Primer

One the knotting is dry you can apply a suitable wood primer. This can either be solvent or water based, I prefer water based as it dries quickly. Once the first coat is dry, lightly rub down the first coat and then apply a second coat of primer.

Once this is dry, again give it a light rub down, you should now have a well coated piece of wood ready for an undercoat.

Undercoat

An undercoat is used to allow a topcoat such as gloss or satinwood to be applied. Apply one or two coats of a suitable undercoat, for some paints a coloured undercoat can be used, such as a dark grey undercoat for a dark blue or black topcoat for example.

If you are applying more than one undercoat, leave to dry fully and give the wood a light sanding between coats. You may have to give the wood two undercoats depending on how well the wood is covered and how porous the wood is.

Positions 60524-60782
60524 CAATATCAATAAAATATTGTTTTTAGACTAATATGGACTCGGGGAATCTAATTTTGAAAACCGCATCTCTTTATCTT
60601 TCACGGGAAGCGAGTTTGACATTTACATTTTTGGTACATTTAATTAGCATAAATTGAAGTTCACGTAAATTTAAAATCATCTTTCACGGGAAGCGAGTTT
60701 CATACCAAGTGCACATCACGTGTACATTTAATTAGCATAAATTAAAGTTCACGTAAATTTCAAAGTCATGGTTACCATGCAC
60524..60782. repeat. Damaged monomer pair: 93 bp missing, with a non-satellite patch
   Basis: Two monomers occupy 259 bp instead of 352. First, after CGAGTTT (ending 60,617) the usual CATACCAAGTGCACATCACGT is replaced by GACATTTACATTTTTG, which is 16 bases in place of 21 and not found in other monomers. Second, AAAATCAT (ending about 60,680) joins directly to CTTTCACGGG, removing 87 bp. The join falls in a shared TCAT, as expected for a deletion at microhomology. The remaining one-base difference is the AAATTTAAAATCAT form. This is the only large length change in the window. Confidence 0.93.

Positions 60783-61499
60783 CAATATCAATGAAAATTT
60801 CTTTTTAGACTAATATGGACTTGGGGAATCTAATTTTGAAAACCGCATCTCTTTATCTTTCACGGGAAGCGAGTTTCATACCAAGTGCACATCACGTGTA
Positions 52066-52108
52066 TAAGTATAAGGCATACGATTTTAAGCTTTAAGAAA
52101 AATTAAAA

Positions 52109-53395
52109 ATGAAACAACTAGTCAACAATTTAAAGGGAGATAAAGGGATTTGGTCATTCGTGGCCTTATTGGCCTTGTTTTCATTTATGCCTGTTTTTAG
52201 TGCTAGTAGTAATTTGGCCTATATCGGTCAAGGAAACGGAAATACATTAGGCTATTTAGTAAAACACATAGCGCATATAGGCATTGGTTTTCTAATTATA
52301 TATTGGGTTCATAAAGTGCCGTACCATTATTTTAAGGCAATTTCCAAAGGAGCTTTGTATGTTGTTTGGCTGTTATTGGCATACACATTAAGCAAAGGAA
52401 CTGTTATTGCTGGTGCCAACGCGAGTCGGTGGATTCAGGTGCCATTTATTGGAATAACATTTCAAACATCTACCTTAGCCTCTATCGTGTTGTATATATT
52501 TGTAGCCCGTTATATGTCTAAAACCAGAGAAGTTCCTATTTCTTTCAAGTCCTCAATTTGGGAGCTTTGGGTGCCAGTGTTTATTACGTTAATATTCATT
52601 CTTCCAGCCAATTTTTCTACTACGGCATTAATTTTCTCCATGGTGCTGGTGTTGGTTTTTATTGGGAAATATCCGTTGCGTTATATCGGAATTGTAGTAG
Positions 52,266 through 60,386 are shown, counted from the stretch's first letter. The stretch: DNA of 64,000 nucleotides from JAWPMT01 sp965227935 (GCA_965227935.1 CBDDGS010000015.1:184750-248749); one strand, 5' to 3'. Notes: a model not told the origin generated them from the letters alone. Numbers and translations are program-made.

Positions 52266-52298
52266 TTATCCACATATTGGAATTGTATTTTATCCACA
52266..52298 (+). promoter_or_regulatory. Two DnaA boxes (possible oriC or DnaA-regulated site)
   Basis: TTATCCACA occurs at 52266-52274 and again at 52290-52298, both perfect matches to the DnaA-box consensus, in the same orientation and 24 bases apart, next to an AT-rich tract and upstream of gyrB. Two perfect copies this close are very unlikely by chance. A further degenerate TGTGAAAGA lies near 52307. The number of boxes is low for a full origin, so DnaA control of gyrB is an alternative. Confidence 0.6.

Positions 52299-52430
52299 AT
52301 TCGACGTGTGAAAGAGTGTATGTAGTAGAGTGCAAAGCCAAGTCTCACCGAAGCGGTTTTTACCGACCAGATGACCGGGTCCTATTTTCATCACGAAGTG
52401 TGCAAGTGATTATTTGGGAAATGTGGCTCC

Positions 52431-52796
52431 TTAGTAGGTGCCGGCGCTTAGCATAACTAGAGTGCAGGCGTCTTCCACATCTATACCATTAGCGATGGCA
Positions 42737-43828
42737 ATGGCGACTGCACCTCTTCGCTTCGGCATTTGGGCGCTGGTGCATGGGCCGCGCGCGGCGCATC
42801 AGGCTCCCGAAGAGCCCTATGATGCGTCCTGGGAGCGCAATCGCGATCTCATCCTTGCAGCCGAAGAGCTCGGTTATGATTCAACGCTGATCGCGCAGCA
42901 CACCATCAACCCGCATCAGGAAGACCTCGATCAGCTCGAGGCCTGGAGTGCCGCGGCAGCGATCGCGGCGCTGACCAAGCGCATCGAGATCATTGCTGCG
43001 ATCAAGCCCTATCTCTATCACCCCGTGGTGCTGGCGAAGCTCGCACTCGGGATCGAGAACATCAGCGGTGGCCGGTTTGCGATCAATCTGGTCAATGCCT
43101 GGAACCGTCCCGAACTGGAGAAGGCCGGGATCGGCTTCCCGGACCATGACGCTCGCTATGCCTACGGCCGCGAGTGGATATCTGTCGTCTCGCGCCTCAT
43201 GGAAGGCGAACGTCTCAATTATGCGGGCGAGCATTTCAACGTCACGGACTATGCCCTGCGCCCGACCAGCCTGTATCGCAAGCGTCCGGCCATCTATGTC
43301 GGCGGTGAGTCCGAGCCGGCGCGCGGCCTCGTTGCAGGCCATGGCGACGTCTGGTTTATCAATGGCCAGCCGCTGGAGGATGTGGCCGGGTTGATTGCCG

Topcoat

Topcoat can be gloss, satinwood, eggshell, solvent based or water based they all come under the heading topcoat as it is the last coat or finishing coat to be applied to the wood.

Once you have applied the primer and undercoat you need to rub the wood down a final time in preparation for the topcoat. Dust of the wood and make sure the wood is free from dirt and grease, then apply the topcoat to the wood. In some cases a second coat may be required, if this is the case allow the first coat to fully dry and then lightly rub the first coat with fine sandpaper and then remove any dust and apply the second coat.

Giving a second coat can give a better gloss in the case of water based paints, it can also give a deeper, fuller finish.

Painting new hardwood

To paint new hardwood, such as a front door, the process is the same, you may not require any knotting solution as hardwood has far less knots. Again, rub down, prime, undercoat and topcoat ensuring you rub down between each coat to ensure a good smooth finish.

graphic of wood